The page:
Imagine a Free Black Canadian Child in a Town of Runaways

free black Canadian child

Who was Elijah?

Elijah was the first free black Canadian child born in the village of Buxton, a real settlement of runaway slaves who gained their freedom in Canada. One reviewer suggested that we not tell children this is historical fiction.

free black Canadian child

“Tell them it is about an eleven-year-old boy who runs away from home and sneaks into another country to right a wrong he feels is his fault.” PDXbibliophile.

Don’t All Children Want to Run Away Sometimes?

first free black Canadian
Newbery Medal Winer Click Picture to Order

Christopher Paul Curtis, the author of  Elijah of Buxton, knocked this masterpiece out of the ballpark earning the Newberry Honor and five other awards. Even though this is a children’s book, adults will enjoy and learn from it as well. What did you learn about the life of the slaves after Harriet Tubman led them to freedom?

Christopher Paul Curtis takes readers to the lowest depths of man’s inhumanity and then returns them to the path of hope and resilience. He captures the child’s voice and experience flawlessly. Curtis will have you feeling you are that young boy growing up as the first free black Canadian child – no different from any other child you know.

The innocence and naiveté of Elijah of Buxton lead readers through a gamut of feelings; joy and tragedy, sorrow and guffaws, spirits soaring then guts wrenching.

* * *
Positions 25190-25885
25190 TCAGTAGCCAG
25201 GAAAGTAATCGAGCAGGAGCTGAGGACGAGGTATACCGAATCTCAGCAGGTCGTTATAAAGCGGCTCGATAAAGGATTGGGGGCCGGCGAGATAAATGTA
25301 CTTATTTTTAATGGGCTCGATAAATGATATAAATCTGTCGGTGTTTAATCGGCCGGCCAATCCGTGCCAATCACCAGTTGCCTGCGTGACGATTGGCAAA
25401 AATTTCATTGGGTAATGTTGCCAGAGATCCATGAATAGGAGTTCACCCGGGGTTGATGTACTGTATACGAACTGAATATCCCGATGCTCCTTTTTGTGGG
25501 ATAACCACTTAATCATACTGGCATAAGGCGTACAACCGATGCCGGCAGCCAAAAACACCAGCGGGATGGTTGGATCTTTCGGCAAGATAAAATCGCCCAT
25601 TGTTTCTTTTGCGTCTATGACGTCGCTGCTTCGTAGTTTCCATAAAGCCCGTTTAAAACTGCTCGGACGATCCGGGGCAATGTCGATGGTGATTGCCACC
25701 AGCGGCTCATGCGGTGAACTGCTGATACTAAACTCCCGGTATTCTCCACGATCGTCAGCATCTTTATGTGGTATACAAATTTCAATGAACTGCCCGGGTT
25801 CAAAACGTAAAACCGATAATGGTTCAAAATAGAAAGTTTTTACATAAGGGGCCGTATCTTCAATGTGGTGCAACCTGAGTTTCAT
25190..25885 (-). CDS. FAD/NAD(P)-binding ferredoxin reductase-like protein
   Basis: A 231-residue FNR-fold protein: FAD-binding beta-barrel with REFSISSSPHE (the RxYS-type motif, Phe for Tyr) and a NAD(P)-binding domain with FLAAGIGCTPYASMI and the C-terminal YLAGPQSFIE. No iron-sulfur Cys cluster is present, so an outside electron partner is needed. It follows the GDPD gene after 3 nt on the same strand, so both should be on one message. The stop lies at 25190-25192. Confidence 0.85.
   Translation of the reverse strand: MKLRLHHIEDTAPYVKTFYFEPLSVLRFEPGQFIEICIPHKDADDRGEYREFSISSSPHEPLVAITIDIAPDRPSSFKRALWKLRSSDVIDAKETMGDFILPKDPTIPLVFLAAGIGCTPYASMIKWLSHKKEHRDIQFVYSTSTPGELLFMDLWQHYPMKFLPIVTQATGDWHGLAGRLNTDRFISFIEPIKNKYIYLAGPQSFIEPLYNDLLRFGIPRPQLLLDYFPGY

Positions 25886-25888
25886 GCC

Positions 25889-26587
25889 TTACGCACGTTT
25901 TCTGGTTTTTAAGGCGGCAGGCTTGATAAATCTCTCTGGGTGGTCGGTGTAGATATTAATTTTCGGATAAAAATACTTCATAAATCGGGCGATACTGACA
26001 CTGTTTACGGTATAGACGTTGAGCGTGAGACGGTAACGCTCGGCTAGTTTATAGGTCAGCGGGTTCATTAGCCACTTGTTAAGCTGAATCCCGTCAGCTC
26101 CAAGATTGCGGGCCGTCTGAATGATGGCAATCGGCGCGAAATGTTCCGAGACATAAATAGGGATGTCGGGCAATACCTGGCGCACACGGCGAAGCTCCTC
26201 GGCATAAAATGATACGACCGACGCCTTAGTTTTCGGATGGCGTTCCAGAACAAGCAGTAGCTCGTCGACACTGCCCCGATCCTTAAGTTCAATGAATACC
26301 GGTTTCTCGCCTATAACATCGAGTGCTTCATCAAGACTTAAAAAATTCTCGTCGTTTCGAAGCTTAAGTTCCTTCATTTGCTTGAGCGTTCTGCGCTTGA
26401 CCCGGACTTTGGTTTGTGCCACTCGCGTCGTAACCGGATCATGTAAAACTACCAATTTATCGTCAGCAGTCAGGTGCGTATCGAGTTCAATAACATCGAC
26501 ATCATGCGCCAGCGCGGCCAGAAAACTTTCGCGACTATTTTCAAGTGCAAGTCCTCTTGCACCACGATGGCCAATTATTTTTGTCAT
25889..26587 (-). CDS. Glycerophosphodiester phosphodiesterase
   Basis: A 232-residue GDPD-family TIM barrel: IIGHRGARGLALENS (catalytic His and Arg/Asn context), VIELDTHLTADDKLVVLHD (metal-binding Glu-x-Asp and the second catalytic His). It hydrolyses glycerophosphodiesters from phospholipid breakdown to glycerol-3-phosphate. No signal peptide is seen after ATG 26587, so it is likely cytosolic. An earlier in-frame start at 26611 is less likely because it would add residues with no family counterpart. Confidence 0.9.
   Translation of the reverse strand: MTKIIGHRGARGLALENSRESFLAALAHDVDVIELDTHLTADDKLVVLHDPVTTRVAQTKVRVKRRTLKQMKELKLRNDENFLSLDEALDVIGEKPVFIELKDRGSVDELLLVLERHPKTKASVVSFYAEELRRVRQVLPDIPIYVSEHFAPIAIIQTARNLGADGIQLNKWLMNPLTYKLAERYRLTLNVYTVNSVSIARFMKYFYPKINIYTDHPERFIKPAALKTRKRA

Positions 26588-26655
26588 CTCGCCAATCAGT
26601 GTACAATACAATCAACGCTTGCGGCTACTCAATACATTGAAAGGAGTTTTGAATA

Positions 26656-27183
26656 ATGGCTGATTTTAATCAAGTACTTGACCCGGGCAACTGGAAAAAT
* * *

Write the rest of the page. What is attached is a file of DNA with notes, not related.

“‘I was a shining bacon of light for the future.’ … Don’t seem to me that getting called a piece of meat off a pig is anything that you should get excited ’bout… I throwed up everything I’d et all over Mr. Douglass’s beard and jacket…. They say I near drownded the man.”

Life for Freed Slaves After the Underground Railroad

Elijah’s parents made it to Canada and lived in a village with other freed slaves. They had the first free black Canadian child in the village. Elijah Freeman and his friends in the 1850s enjoyed the privileges of freedom without realizing the price their parents paid for it. They played kidnappers and slavers without the slightest idea of what that meant. He had the freedom to express his emotions without fear. His parents teased and rebuked him “to break him of being a fra gile child,” a cry baby.

Elijah had a hard time convincing anyone, even himself, that he was ready to be a man, and it worried him. To the reader, he often seemed a little slow to catch on. As a teacher, I wanted to shake some sense into him when he fell AGAIN for the sleazy preacher’s tricks.